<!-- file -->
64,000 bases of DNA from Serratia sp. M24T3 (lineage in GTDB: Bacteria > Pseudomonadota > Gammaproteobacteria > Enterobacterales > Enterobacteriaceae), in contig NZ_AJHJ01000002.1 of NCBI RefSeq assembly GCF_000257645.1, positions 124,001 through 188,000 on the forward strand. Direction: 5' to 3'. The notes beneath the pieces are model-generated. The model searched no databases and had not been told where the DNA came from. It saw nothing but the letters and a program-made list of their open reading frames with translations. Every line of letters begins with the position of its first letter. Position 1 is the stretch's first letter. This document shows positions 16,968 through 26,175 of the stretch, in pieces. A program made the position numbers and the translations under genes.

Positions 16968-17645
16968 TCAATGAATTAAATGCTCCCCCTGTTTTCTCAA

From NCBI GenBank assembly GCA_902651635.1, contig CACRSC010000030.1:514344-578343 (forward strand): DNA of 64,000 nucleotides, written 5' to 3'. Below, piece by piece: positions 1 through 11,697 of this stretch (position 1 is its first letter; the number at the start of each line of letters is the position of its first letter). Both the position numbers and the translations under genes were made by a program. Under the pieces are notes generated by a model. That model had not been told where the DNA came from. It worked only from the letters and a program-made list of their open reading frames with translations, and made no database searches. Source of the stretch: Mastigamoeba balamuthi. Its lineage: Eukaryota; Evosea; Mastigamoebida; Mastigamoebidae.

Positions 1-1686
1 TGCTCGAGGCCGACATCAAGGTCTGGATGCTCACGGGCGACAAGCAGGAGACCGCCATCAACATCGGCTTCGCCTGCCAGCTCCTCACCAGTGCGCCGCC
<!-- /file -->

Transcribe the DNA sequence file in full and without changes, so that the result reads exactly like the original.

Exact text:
64,000 bases of DNA from Serratia sp. M24T3 (lineage in GTDB: Bacteria > Pseudomonadota > Gammaproteobacteria > Enterobacterales > Enterobacteriaceae), in contig NZ_AJHJ01000002.1 of NCBI RefSeq assembly GCF_000257645.1, positions 124,001 through 188,000 on the forward strand. Direction: 5' to 3'. The notes beneath the pieces are model-generated. The model searched no databases and had not been told where the DNA came from. It saw nothing but the letters and a program-made list of their open reading frames with translations. Every line of letters begins with the position of its first letter. Position 1 is the stretch's first letter. This document shows positions 16,968 through 26,175 of the stretch, in pieces. A program made the position numbers and the translations under genes.

Positions 16968-17645
16968 TCAATGAATTAAATGCTCCCCCTGTTTTCTCAA

From NCBI GenBank assembly GCA_902651635.1, contig CACRSC010000030.1:514344-578343 (forward strand): DNA of 64,000 nucleotides, written 5' to 3'. Below, piece by piece: positions 1 through 11,697 of this stretch (position 1 is its first letter; the number at the start of each line of letters is the position of its first letter). Both the position numbers and the translations under genes were made by a program. Under the pieces are notes generated by a model. That model had not been told where the DNA came from. It worked only from the letters and a program-made list of their open reading frames with translations, and made no database searches. Source of the stretch: Mastigamoeba balamuthi. Its lineage: Eukaryota; Evosea; Mastigamoebida; Mastigamoebidae.

Positions 1-1686
1 TGCTCGAGGCCGACATCAAGGTCTGGATGCTCACGGGCGACAAGCAGGAGACCGCCATCAACATCGGCTTCGCCTGCCAGCTCCTCACCAGTGCGCCGCC